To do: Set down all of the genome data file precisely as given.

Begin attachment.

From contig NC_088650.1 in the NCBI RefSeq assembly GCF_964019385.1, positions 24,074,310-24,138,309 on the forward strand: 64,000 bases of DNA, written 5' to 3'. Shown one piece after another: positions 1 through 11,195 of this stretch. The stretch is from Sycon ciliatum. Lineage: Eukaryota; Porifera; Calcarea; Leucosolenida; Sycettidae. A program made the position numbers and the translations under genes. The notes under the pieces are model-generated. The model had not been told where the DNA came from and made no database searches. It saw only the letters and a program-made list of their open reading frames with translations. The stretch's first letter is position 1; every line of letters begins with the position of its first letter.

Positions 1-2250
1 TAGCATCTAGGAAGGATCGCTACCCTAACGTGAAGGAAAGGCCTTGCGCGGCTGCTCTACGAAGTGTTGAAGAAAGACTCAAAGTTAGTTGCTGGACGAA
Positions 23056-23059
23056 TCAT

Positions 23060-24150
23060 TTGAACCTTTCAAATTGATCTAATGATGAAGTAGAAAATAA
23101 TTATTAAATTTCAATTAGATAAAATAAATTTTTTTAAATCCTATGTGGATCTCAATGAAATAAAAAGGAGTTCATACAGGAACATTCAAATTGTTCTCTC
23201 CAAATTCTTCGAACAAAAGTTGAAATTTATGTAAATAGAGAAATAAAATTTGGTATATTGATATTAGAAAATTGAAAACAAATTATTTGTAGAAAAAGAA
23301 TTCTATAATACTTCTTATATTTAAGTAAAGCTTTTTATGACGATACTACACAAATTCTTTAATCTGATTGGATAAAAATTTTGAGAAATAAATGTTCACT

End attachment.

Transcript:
From contig NC_088650.1 in the NCBI RefSeq assembly GCF_964019385.1, positions 24,074,310-24,138,309 on the forward strand: 64,000 bases of DNA, written 5' to 3'. Shown one piece after another: positions 1 through 11,195 of this stretch. The stretch is from Sycon ciliatum. Lineage: Eukaryota; Porifera; Calcarea; Leucosolenida; Sycettidae. A program made the position numbers and the translations under genes. The notes under the pieces are model-generated. The model had not been told where the DNA came from and made no database searches. It saw only the letters and a program-made list of their open reading frames with translations. The stretch's first letter is position 1; every line of letters begins with the position of its first letter.

Positions 1-2250
1 TAGCATCTAGGAAGGATCGCTACCCTAACGTGAAGGAAAGGCCTTGCGCGGCTGCTCTACGAAGTGTTGAAGAAAGACTCAAAGTTAGTTGCTGGACGAA
Positions 23056-23059
23056 TCAT

Positions 23060-24150
23060 TTGAACCTTTCAAATTGATCTAATGATGAAGTAGAAAATAA
23101 TTATTAAATTTCAATTAGATAAAATAAATTTTTTTAAATCCTATGTGGATCTCAATGAAATAAAAAGGAGTTCATACAGGAACATTCAAATTGTTCTCTC
23201 CAAATTCTTCGAACAAAAGTTGAAATTTATGTAAATAGAGAAATAAAATTTGGTATATTGATATTAGAAAATTGAAAACAAATTATTTGTAGAAAAAGAA
23301 TTCTATAATACTTCTTATATTTAAGTAAAGCTTTTTATGACGATACTACACAAATTCTTTAATCTGATTGGATAAAAATTTTGAGAAATAAATGTTCACT